For contractors who often work on houses where lead paint is likely to be present, regular blood testing is the best way to determine if they, or their employees, have a chronic lead problem. “We recommend that you get your Blood Lead Levels tested every six months,” says Thomas St. Louis, The Occupational Health Program supervisor for the state of Connecticut.
Unless you do the same type of work on a regular basis, a single BLL test may not tell you very much. “BLL just tells you what’s running in your veins at that given moment,” says Peter Lawton. This is because the human body has the means to excrete moderate amounts of lead (by perspiration, urination, and defecation). According to Mr. St. Louis, “The way the body works is that [after an acute dose] your BLL will spike, but once you eliminate the exposure, every month the body will eliminate half the burden.” That’s the upside. The downside is that some of the lead that’s circulating in the bloodstream may get picked up by the corpuscles and put to use somewhere, or get stored in fat cells or bone tissue.
The amount of lead that isn’t purged is what’s known as “Body Burden.” It’s possible to do a bone scan to determine how much of this an individual might be carrying around with them, but such testing is not widely available and is unlikely to be covered by insurance.
Although it’s not perfect, regular BLL testing for yourself and your employees will provide clear evidence as to whether your lead-safe work practices are effective; it can also protect you from liability if a new hire is carrying around lead from a previous job, or if a current employee picks it up on a side job.
If the family doctor is no help, your local health department should be able to provide blood-testing advice.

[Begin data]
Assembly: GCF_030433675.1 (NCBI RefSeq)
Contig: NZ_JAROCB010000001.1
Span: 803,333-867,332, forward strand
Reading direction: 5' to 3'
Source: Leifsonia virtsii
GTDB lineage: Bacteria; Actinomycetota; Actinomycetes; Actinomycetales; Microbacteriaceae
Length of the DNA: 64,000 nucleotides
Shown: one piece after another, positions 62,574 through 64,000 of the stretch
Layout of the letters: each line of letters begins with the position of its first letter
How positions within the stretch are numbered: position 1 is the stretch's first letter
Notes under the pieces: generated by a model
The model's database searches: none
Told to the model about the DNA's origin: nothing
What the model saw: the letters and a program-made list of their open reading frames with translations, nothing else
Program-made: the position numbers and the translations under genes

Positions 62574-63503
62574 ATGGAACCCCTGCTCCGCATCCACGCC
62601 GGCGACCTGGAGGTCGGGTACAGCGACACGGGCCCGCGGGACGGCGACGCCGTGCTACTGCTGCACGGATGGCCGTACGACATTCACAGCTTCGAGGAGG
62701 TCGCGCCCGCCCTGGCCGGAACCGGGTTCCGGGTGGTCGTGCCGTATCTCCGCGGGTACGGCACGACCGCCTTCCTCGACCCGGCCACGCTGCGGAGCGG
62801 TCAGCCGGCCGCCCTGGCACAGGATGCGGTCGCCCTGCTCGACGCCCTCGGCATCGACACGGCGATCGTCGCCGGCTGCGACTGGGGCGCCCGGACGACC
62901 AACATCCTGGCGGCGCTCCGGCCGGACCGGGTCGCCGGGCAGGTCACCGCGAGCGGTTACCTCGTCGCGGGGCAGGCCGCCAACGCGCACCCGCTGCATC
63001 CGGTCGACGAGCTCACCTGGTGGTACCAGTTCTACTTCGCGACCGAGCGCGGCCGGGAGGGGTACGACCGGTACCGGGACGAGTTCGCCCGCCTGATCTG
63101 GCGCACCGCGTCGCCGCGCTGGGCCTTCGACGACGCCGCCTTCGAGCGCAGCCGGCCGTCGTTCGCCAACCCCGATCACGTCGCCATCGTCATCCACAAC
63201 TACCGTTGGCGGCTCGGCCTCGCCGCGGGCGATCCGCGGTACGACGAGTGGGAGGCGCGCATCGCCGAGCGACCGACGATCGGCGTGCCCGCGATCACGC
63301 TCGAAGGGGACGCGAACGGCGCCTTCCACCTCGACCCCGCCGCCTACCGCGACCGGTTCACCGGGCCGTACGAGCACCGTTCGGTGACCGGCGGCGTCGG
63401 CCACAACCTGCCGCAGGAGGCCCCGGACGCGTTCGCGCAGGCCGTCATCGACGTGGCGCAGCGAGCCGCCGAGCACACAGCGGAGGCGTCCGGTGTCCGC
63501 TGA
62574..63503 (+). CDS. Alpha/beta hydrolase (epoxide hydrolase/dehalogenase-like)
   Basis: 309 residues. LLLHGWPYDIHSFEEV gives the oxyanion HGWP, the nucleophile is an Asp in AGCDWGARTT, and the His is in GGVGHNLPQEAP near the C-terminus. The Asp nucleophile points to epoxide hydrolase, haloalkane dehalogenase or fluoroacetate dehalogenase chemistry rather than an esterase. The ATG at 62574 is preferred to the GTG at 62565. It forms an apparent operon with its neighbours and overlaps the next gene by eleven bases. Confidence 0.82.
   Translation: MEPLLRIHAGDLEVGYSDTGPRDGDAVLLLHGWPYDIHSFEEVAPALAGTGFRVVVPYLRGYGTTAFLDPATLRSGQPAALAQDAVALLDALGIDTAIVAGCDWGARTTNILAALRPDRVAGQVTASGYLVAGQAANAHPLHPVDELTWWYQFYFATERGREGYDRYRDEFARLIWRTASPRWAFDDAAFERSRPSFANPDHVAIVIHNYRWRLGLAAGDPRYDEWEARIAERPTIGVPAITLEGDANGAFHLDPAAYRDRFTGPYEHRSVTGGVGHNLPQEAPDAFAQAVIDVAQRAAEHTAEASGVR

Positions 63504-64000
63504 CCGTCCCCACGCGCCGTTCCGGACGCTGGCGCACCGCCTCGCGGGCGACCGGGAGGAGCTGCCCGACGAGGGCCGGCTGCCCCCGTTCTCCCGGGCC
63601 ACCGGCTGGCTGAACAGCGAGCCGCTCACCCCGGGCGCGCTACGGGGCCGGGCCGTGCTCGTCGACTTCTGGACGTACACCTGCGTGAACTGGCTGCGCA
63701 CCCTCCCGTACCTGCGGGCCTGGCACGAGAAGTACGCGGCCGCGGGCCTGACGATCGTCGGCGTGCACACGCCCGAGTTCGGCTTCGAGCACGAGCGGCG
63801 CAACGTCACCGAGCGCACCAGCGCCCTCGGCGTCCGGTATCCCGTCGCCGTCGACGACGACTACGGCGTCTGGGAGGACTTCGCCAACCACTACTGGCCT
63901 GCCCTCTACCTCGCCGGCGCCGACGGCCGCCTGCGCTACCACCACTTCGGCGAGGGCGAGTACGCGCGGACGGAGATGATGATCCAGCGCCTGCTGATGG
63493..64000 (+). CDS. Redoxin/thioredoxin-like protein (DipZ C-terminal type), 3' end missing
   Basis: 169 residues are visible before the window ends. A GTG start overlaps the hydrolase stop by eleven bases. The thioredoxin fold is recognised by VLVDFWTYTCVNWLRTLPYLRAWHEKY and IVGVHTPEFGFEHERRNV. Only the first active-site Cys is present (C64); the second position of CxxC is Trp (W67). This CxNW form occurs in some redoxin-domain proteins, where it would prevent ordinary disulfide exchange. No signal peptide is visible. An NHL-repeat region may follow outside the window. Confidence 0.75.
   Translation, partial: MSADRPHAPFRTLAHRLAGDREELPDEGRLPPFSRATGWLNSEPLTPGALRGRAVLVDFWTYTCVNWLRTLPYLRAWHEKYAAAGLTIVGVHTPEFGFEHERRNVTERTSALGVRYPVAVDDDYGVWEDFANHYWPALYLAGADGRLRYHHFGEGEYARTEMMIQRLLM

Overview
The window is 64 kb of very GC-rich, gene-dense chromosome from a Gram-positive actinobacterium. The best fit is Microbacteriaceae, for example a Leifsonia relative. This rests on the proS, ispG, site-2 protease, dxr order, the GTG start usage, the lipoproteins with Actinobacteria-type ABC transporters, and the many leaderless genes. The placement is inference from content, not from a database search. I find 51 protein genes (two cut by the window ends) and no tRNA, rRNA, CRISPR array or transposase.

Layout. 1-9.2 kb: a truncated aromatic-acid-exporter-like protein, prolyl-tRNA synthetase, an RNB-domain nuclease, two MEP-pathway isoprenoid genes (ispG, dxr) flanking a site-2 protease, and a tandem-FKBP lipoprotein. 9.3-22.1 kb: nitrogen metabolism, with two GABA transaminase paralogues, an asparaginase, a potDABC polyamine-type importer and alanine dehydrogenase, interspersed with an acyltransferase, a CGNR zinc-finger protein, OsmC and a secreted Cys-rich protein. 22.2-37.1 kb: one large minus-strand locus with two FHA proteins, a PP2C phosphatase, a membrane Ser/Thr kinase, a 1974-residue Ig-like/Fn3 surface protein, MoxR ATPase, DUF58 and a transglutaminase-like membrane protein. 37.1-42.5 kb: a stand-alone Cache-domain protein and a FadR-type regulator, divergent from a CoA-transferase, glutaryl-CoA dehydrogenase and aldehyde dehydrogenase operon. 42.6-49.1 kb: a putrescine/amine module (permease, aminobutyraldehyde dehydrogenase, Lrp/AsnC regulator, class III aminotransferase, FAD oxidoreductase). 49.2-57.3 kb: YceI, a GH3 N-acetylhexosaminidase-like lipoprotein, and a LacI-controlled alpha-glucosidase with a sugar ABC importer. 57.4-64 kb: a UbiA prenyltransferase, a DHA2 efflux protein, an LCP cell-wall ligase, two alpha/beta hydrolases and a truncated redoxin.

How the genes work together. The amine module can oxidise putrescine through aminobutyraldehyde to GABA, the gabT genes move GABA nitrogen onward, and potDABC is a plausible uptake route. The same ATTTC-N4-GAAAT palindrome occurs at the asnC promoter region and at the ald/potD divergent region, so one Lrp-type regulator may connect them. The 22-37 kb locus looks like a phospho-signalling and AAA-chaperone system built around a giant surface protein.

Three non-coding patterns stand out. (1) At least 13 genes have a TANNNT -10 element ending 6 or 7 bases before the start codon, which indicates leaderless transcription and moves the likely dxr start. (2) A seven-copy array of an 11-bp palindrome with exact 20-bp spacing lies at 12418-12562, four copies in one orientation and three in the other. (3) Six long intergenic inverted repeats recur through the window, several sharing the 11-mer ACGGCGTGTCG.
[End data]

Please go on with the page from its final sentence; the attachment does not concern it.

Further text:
Get the Lead Out
BLL is measured in terms of micrograms of lead per deciliter of blood (μg/dL). For children, the growing medical consensus is that there is no safe BLL. For adults, the mainstream medical community generally agrees that 40 μg/dL is the danger level.
Providers of alternative medicine offer a variety of treatments that claim to rid the body of lead and other toxins, and some of these may be effective, but it’s difficult to find evidence to back up the claims.
At this time, the only treatment for lead poisoning that’s recognized by most medical authorities is chelation, which uses chemicals that bind themselves to lead and promote its excretion. Because these chemicals also scoop up vital nutrients, chelation can be a painful, debilitating experience that’s medically frowned upon unless the patient’s BLL is above 50 μg/dL.
“In the vast majority of cases, the answer is to remove the individual from the risk and let the BLL go down naturally,” says Mr. St. Louis. He says he has seen workers who showed up with a BLL of 50, whose level was down to 25 just a month later, after they stopped doing the lead work, and perhaps started taking better care of themselves.
A healthy lifestyle can also reduce the body burden. Good nutrition makes it less likely that the metabolism will seek out a lead molecule as a calcium substitute. A regular program of exercise increases the excretion of lead through sweating (just make sure to take a shower immediately afterward to wash off the lead). And don’t forget to stay hydrated: “If you have lead in your body, and you’re well-enough hydrated so that your urine is running clear instead of dark yellow, then you’re maximizing the amount of lead that your kidneys can remove,” says Daniel Eskin.
The other crucial step in reducing your body burden is to not add any more to it.
Damp Down the Dust
The best form of personal protection is not a respirator, but a plan. As the late Dennis Livingston, a groundbreaker in the field of lead paint safety, used to say: “Generate the least amount of dust in the smallest space for the shortest length of time.”
Identify the leaded surfaces that will have to be disturbed, including by subcontractors. And create a work plan that gets all of the dirty work done at the beginning of the job. Then you can clean up, check your work, and proceed as if it were a typical remodeling job.
During the “lead work” portion of the job, the single best thing you can do to protect yourself and your workers is to minimize airborne dust. Here are a few proven techniques:
- Mist surfaces with water before disturbing the paint layer.
- Use a sharp knife to separate paint joints before removing trim elements.